- Change the screen saver on your computer to say “My child is the greatest.” …or something that would make them feel good about themselves. Do this at your office and then take a picture of it or take your child to your office on the weekend and let them see it.
- Have the bedroom fairy come while they are at school and choose the bedroom that is the neatest. Hang a fairy from the doorway of the room that is the neatest and that person gets to sit in “Dad’s chair” to read that night. (or something that would be appropriate at your house).
- Mystery grab bag. Take an old pillow case and put slips of paper inside listing some of the prizes on this page and let the child draw out the prize they are going to get for their behavior reward.
- Give your child a special piece of jewelry that belongs to you to keep and wear for the day. (Nothing that costs a lot of money- but something that looks like it is special to you.) The child will feel special all day long.
- Play hide and go seek in your house in the dark. Turn out all the lights and have everyone hide. One person is “it” and they have to go around the house and find the people who are hiding. It’s really a great way to help your children not be afraid of the dark. You can limit it to one or two rooms if your children are young.
- Have a talent night for the family. Have everyone keep it a secret what they are doing and then perform for each other.
Help Create Positive Experiences & Environments for Tweens & Teens:
- Let your teenager play his/her music during dinner and talk to you about s/he like each song that plays.
- Scan your teenager’s papers or art work and have them bound in a book (www.lulu.com has inexpensive binding available). Present the book to your teenager at a special dinner.
- One of the greatest gifts you can give to a teenager is to teach them charity. Sign up to work in a soup kitchen, nursing home, or other similar area and work with him/her once a month.
- Organize a neighborhood football or basketball game “oldies” vs “newbies” or “men” vs “women” and then have a block barbecue afterwards.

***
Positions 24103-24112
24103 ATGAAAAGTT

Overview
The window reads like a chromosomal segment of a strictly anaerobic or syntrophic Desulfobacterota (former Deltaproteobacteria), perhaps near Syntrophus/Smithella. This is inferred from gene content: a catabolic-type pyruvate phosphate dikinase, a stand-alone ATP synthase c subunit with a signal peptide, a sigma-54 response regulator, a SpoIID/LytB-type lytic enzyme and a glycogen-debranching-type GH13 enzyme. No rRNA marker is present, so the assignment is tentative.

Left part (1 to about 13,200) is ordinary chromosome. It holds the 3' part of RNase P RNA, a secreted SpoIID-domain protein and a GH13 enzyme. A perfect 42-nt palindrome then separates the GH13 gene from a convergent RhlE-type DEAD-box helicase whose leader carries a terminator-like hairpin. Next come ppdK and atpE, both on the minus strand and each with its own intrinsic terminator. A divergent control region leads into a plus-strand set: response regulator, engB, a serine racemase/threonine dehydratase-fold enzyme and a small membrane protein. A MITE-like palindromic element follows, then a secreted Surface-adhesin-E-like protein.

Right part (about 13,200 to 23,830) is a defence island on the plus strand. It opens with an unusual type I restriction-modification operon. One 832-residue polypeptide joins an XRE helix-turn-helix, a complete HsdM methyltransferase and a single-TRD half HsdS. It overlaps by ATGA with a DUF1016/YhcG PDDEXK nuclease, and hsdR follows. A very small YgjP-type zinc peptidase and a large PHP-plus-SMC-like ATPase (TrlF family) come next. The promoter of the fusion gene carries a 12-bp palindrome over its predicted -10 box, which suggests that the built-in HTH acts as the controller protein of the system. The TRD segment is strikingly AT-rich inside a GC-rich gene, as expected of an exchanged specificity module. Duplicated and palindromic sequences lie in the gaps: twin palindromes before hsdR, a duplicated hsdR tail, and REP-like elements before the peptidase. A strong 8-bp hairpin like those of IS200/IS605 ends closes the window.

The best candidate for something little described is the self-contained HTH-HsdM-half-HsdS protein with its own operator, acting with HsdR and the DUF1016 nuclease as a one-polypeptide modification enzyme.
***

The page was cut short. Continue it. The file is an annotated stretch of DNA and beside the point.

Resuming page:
- Surprise your teenager with his/her favorite dessert for no special reason.
- Write a story about the 20 things you love about him/her. Include fun pictures.
- Choose a family member of the month and make a poster of him/her. Ask him/her to choose Friday night dinners for the month.
- Teach your children how to play a game like Spoons, Canasta, Poker, etc. and have a family game night.
- Hire your child to be an interior decorator and using only items available in the house, redo a room in the house.
- Do your own Trading Spaces. Parents redecorate the teen’s bedroom and s/he redecorates the parent’s bedroom.
- Use plastic Easter eggs and put dollar amounts in the eggs on slips of paper and number the eggs with a permanent marker. Play Deal or No Deal with one of the parents playing the banker.
- Hide positive messages all over your teenager’s room, in books they use at home (you don’t want them to feel embarrassed at school), on his/her bathroom mirror, etc.
- Watch Jeopardy and give each family member a pad of post it notes or index cards. Have everyone write down what they think the answer is and keep points. The person who wins gets to pick what the family does as an activity that weekend.
- Take your teen to a museum, on a nature walk, to a sporting event, whatever would float their boat. It’s the time you spend with them that is important and there are many free events you can attend.
- Have a contest to see who can find something that no one in the family can guess what it is. For example, a shirt stay, or the inside spring to a toy, things that might not be recognizable away from their use.
- Have everyone come to the table with a quote and then a contest to see who can guess who made the quote famous.
- Surprise your teen with a scavenger hunt all over the house when s/he gets home from school. Make the clues hard to figure out. Add a little prize at the end like baseball cards, candy, etc.
- Help your teen become a big brother or sister to a child who needs a mentor. There is no greater gift you can give yourself than that of service to someone in need.
- When your child does have a behavior in the home, provide a clear, fair consequence. After the incident has settled, talk to your child about their decision making process, what they could do differently next time and the steps they can take to prevent future occurrences of the behavior. Also, ask them what supports they might need to be successful at home or school? Students are insightful and often know what they need before we do!
- Ross Greene, the author of “The Explosive Child” points out that no child wants to misbehave. All children want to succeed; they just have lagging skills that we need to teach. When you approach children with this frame of mind, it can completely change the outcome. So, take a deep breath, and think about what you can do to make that child feel successful.
- Lastly, ensure that ALL students have at least one adult that they can identify they connect with! One connection can make all the difference for a struggling student.
Dr. Eileen Baker, is a school psychologist that has spent 10 years working with the Delaware Positive Behavior Support Project as a coach providing technical assistance around the state. She is also a licensed counselor, wife and mom of two. She loves coaching her all-girls baseball team for Lewes Little League and leading her Brownie Girl Scout troop!